Liquid logistics: Kenya-Tanzania water deal

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October 31, 2013

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If you have had the pleasure of viewing the cinematic masterpiece titled “The Avengers”, you will understand the purpose of Nick Fury. For those of you in the dark, Nick Fury is a mysterious agent that assembles the team of varied superheroes who eventually fall under the name “Avengers”. In the logistics industry, we have one such character, albeit with 100% less eye-patch: liquids logistics.

With rising tensions between Tanzania and her east African sister countries over her exclusion from beneficial treaties and agreements, October saw some of the ill will with Kenya erased, motivated by an essential resource: water.

Where Kenya and Tanzania have failed to see eye to eye in terms of policy, the issue of sanitation and water security is one dear to everyone’s heart. This is why in October, the two nations came to a $200,000 agreement that will see the residents of Tanzania’s Sirari area receive clean water from Kenya’s Isebania Town, which neighbors the Northern Tanzanian region. Over 10,000 are set to benefit from this philanthropic endeavor aimed at providing a sustainable solution for water shortages in that part of Tanzania.

With water needing to cross the border between Kenya and Tanzania, logistics instantly becomes an important part of the equation. Liquid logistics comes into play regardless of whether water is to be moved via underground pipe systems or specially modified trucks and tankers designed to freight clean water.

Photo Credit: Freedom Phoenix

Photo Credit: Freedom Phoenix

The same core principles apply regardless of what liquid is being shipped: keep the cargo free of contamination and prevent leakage, which leads to waste or dangerous spills. These are universal, whether in the transportation of water, milk, beer or even liquid fuels such as diesel. It is also important to observe these two principles regardless of mode of transportation: pipelines or pipe networks must be maintained to reduce risk of contaminants entering the system or product leaking through damaged sections of the piping. Moving logistics by road, whether large, specialized commercial vehicles or small scale domestic milk farmers’ vehicles, is subject to these “laws” as well.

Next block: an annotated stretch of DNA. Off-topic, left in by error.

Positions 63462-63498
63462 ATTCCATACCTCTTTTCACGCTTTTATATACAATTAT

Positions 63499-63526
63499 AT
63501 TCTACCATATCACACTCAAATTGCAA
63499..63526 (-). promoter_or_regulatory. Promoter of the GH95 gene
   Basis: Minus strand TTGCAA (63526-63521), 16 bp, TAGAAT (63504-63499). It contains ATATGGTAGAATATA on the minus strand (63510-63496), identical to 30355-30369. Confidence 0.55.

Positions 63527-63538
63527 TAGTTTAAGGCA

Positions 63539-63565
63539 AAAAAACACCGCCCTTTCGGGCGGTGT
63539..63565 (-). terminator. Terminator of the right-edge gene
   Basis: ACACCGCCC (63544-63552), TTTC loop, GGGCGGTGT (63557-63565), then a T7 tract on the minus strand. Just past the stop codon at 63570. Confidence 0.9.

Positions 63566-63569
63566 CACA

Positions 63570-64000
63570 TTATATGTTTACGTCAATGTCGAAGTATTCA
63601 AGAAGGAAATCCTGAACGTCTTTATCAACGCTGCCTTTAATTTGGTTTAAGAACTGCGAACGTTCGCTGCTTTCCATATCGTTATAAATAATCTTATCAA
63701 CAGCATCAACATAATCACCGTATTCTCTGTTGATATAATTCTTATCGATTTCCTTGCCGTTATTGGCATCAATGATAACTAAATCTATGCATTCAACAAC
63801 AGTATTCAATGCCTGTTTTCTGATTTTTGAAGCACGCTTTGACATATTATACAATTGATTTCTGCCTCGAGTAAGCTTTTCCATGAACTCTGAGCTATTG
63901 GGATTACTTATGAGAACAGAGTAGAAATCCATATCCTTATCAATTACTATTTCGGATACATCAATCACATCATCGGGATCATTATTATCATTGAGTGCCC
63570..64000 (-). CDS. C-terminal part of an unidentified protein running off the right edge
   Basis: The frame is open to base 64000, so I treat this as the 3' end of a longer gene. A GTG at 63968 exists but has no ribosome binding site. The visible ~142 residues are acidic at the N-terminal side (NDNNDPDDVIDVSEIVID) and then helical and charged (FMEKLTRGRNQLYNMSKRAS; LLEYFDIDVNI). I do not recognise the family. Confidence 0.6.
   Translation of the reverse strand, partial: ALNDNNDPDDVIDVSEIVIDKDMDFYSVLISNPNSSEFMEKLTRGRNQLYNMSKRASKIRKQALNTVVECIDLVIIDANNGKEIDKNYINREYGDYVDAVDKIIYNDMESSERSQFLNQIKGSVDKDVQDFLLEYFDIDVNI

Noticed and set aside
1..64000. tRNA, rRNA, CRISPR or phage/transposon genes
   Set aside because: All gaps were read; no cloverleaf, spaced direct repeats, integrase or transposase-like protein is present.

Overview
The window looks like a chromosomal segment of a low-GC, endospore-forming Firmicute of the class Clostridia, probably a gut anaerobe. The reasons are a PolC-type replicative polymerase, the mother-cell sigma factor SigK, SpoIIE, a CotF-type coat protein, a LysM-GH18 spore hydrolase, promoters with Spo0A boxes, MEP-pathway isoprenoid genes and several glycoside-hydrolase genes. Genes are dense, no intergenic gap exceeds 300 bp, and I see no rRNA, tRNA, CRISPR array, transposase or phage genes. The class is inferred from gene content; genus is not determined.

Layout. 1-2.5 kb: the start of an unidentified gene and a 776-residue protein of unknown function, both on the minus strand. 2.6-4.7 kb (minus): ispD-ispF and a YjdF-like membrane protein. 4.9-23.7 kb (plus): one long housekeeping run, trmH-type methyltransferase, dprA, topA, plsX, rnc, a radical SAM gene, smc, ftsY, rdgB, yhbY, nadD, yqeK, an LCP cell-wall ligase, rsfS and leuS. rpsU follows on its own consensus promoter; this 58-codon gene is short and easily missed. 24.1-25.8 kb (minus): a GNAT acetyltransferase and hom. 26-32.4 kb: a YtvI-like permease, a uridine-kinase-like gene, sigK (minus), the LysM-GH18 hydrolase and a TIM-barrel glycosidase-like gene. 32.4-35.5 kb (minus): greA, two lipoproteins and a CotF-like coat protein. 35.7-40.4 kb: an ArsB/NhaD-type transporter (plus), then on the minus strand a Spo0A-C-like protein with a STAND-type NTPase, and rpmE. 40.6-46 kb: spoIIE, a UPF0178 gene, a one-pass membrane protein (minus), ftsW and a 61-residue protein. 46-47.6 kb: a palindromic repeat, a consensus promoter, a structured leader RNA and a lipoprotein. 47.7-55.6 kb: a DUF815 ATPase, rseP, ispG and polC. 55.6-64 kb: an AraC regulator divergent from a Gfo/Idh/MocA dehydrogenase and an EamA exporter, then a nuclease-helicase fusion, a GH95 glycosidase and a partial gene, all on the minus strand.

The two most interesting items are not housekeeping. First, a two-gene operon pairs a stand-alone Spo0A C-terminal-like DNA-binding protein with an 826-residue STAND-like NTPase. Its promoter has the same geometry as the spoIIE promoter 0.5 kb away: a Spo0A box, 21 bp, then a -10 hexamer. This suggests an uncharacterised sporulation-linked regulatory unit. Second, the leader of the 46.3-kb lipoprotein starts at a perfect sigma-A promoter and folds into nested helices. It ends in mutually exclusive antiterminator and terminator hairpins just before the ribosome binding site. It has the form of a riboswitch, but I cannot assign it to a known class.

While commercial transportation of liquids must adhere to safety policies specific to the given industries, the basic ideas remain the same. Large scale transportation of fluids for consumer use or further processing into consumer products will have more of a focus on preventing contamination, both to protect their customers and to adhere with national health standards. Considerations such as transportation temperatures come into play as in the case of edible fluids, contaminants may develop from within given proper conditions, as is the case with milk and milk products, which are particularly vulnerable to spoiling in the absence of climate controlled storage.

In the industrial sector, however, the key focus is usually on ensuring all the product remains in the assigned containment. When dealing with materials such as large quantities of fuel or insecticide, any potential leaks could have an adverse effect on the region of the leak, or even the residents of the area, with exposure to certain industrial chemicals linked to cancer and other illnesses. It is therefore prudent for such companies to guarantee that no such leak occurs, if not out of compassion for the residents of a give area, then out of an interest in avoiding potential law suits for damages caused and being skewered n the court of public opinion, as BP endured after the now famous oil spill.

Liquid logistics, when applied to philanthropic purposes such as the delivery of relief water, takes on a special dimension that sees both concerns as equally weighty. Relief fluids contaminated are of no use to those in need of them at the risk of poisoning in all its forms. The concept of wasting relief fluids is similarly horrifying considering the shortage of the same.

The key lessons of liquid logistics therefore transcend all industry differences, unifying consumer goods players, with industrial innovators and the brave men and women working to ensure that the hungry are fed, just as water, and the need to get it from one place to the next, has begun to heal the rift between the East African countries. Now that I’ve unmasked liquids logistics as your very own Nick Fury, I leave it up to you to discover the identities of the rest of the team. Are you up to the challenge?


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